Follow these simple steps to help you stay on track
Resolutions are made and goals are set. The good intentions are there, so how come we often fall short and end up not reaching the desired results?
Set specific, detailed goals
Resolutions like, “lose weight” or “get fit” are too vague. When goals lack specificity, it’s harder to measure progress.
Add detail, think of the time and place you might implement changes of behaviour and be realistic about what you want to achieve.
Swap “lose weight” for “reduce body fat by 5%”
Swap “get fit” for “go to an exercise class 2-3 times a week”
Think about what “being fit” actually means to you. For some it might be running a 10k, for others it might mean getting rid of chronic back pain caused by sitting at a desk job.
Set goals that have structure
Every year I used to say to myself, “I’m going to stretch more and go to bed earlier.” I’d stretch mindlessly for a few days in a row, go to bed once before midnight and that’d be it.
This type of goal lacks structure, the change in routine is too drastic and doesn’t allow time to properly change lifelong habits.
By setting smaller, specific and manageable goals you can complete regularly, you’re more likely to stay motivated and they can be tracked more easily.
Here’s how I’ve changed my own goal:
“I’m going to stretch more”
Solid, detailed plan:
“I will alternate middle and front splits active flexibility training 4-6 times a week, for 30 minutes each session. I will do the stretches as soon as I finish my gym class.”
In the above example, finishing the class is my cue to go and stretch. I need to do this repeatedly to form this habit.
I’ve set how many times per week and for how long I’m going to stretch, making it more like an appointment, rather than a loose plan.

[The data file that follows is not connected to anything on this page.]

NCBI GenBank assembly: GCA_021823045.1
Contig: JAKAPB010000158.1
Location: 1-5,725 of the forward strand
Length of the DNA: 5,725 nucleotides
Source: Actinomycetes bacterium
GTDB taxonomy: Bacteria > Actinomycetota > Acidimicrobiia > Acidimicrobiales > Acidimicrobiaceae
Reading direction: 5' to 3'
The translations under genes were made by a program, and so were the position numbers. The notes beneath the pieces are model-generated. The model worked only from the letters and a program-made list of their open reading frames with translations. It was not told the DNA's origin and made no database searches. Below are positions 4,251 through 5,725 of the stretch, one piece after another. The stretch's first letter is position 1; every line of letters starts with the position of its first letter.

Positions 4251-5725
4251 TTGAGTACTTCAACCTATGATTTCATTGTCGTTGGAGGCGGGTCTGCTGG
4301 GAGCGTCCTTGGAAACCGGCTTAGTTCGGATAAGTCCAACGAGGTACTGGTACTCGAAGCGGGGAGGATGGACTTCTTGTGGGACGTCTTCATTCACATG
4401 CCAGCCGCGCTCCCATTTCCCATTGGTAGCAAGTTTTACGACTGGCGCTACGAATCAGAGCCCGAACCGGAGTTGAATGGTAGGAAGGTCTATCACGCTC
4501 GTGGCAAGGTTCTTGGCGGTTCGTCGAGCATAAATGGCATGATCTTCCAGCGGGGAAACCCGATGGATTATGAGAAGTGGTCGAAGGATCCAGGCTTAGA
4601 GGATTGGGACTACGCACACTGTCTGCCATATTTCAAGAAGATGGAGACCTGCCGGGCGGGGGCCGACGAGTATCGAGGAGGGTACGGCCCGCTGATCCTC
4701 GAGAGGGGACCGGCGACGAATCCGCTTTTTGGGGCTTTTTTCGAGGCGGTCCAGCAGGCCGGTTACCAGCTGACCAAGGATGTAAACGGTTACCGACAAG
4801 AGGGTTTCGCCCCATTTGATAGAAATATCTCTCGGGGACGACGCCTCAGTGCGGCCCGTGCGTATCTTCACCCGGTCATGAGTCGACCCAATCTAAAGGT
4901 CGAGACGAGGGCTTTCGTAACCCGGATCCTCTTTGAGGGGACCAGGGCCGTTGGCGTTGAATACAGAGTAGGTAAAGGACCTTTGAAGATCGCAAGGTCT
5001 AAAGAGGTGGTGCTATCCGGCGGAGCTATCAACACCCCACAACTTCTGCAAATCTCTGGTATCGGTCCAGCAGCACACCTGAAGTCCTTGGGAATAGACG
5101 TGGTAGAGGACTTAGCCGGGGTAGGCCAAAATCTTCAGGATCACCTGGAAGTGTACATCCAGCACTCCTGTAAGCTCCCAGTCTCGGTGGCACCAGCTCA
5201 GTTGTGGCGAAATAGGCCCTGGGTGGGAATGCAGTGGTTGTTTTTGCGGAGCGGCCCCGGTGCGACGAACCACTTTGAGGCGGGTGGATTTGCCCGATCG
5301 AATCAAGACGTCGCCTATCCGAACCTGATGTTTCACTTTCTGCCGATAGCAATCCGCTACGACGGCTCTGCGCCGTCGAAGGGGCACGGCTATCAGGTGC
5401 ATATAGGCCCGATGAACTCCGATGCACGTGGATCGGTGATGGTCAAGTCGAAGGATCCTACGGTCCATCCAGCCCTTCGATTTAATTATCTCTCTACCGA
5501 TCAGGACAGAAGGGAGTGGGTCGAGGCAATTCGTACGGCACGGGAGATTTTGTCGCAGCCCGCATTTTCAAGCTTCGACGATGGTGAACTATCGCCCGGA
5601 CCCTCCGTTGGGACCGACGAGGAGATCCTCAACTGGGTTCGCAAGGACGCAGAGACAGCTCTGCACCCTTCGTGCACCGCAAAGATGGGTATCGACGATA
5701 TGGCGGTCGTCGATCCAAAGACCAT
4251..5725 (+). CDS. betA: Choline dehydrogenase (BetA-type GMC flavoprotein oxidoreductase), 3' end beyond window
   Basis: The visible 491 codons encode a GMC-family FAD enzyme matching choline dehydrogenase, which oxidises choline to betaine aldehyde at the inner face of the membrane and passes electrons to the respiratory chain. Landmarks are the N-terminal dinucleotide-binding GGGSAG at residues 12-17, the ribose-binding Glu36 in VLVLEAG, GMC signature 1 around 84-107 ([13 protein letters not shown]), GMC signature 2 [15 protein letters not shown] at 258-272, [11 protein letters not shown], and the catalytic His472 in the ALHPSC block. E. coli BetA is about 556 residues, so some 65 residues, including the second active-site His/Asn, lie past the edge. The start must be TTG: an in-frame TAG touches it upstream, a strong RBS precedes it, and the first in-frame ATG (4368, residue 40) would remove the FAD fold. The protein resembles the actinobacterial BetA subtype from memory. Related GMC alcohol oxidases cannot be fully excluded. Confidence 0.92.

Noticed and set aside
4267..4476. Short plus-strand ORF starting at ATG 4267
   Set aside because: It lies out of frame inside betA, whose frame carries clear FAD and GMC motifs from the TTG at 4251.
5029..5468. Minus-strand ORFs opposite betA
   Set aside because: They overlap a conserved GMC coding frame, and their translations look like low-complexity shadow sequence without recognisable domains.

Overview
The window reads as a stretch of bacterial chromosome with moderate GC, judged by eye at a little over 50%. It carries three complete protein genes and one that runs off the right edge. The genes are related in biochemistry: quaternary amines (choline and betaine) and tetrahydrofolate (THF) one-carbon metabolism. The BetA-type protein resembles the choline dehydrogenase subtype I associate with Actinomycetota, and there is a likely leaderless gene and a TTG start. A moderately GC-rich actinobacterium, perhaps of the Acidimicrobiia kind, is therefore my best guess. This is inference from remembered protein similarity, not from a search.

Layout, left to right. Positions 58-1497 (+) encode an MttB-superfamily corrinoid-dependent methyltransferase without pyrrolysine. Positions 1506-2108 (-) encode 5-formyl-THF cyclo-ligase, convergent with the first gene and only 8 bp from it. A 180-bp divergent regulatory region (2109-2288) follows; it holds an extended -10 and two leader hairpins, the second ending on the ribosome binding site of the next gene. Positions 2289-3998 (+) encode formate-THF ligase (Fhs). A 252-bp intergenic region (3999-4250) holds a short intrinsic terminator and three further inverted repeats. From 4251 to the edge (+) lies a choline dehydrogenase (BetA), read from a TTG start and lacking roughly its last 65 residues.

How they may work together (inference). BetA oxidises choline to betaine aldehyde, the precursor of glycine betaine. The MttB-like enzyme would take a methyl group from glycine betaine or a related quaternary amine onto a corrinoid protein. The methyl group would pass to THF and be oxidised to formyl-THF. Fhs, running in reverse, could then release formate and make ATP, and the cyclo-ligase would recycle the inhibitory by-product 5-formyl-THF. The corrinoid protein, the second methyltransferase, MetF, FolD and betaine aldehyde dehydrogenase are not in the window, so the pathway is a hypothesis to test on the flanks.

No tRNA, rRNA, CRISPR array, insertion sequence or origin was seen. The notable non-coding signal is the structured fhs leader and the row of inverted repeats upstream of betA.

I’ve stated how much work I’m going to put in, making it measurable.
I’ve given myself leeway by specifying it could be between 4-6 times per week. This is because I know there are going to be unforeseen circumstances that come up throughout the year and sometimes I won’t be able to stretch 6 times per week. If I can only do 4 sessions during a busy week, I’ve still hit the numbers within my goal.
If you’re not sure how to get started with your goals, for example, how to sensibly reduce body fat, train for a long distance run or minimise back pain, invest in yourself with a personal trainer who will help you.
Be specific and realistic in your goal setting
Use cues to help change behavioural patterns
Track progress in writing or with photos
Lack of written or visual tracking is one of the big reasons why people often think they haven’t made progress. In reality, they probably have improved, they just don’t see it because they have no reference to their starting point.
With my clients, I encourage them to write down the weights they use each session. If they’re consistent with their training, they’ll be able to look back through their diary and see that they’re regularly hitting weights that are X kilos heavier than they were doing 3 months ago. Since the progression has happened over a period of time, they hadn’t noticed how much progress they’d made.